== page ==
The President's "Apology" For Obamacare Problems Doesn't Tell the Whole Truth

The President's "Apology" For Obamacare Problems Doesn't Tell the Whole Truth

In an interview with NBC News' Chuck Todd released Thursday, President Obama addressed the claim that he had failed to live up to his frequently-repeated pledge that, "If you like your health care plan, you can keep it."

And, while some news outlets are reporting his remarks as an "apology," Obama is only apologizing in the meekest, most useless sense of the term.

What did the president say when Todd asked him if he owed people who were losing their plans an apology? He said this:

"I regret very much that… you know, we weren't as clear as we needed to be in terms of the changes that were taking place… I am sorry that they, you know, are finding themselves in this situation, based on assurances they got from me."

Of course, we're all sorry and we all feel bad that, as a result of the Affordable Care Act, some people are losing health insurance plans that they wanted to keep. But most of us never promised that we would make sure those people could hold on to their plans, and most of us were never in a position to warn those folks that they might not be able to keep them.

But President Obama isn't like the rest of us. He knew perfectly well that his pledge wasn't going to be fulfilled, and he could easily have let people know it. He could easily have been clear "in terms of the changes that were taking place." All he needed to do was say something like this:

"Most people will be able to keep their health insurance, but for 5% of you — those in the individual market — that might not be true. We'll grandfather your plan in, but you can only keep it if it doesn't change at all. The second there are any changes in coverage, your plan will have to be scrapped for something that meets the new requirements. We believe most of these existing plans are subpar, and they'll have to be replaced with a better plan with greater coverage, though the new plan may wind up costing more."

Nothing prevented Obama from saying this all the way back in 2010 (maybe even earlier), and alerting people in the individual market to the possibility that they might lose their health insurance plans. They'd have had plenty of time to prepare for the change, to see whether the new plans really would be better, or to argue (and vote) in favor of the position that their existing plans weren't inadequate.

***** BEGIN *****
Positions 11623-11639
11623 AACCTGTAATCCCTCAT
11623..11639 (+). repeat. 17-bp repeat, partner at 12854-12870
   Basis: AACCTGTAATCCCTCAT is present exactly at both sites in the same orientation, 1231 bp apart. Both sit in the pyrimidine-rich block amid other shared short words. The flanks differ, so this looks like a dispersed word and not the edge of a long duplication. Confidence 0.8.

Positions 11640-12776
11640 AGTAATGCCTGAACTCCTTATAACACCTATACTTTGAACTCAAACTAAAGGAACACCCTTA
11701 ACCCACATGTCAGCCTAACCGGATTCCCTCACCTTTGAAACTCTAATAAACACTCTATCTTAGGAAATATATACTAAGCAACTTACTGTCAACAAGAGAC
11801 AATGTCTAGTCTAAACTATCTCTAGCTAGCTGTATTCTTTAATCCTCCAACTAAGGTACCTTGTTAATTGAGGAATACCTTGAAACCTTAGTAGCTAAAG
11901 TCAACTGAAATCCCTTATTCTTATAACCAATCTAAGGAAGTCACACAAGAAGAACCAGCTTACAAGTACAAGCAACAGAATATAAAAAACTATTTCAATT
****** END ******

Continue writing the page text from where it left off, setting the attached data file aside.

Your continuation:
Saying something like this wouldn't have been complicated, everyone would have understood it, and he'd only have been stating the truth, right? But Obama didn't say it. Instead, Obama stuck with the simpler, less nuanced — that is, inaccurate, misleading, and false — pledge of, "If you like it you can keep it."

And now, instead of owning up to how he failed to correctly inform people, he's giving the typical politician's non-apology in which you appear contrite without actually taking responsibility for your actions and accepting blame for wrongdoing. Nowhere does Obama admit that he could easily have told the truth years ago in under 100 words, but chose not to. Nowhere does he say what he's going to do to make amends for misleading these people. Nowhere does he describe what he's going to do to keep from again misleading people like this in the future.

In other words, President Obama is only apologizing in the cheapest sense of the term: he's merely saying the word "sorry."

President Obama's pledge was false, he knew it, and he had plenty of opportunity to inform people of the truth. He chose not to, and now he's giving a phony apology where he says the word "sorry," but doesn't actually admit to doing anything wrong.

In other words, President Obama is being flat-out dishonest.

How much do you trust the information in this article?

Alasdair Denvil

Alasdair Denvil writes about politics, morality and ethics, religion, and civil debate. http://politix.topix.com/profile/alasdairdenvil https://soundcloud.com/hermana-mucho

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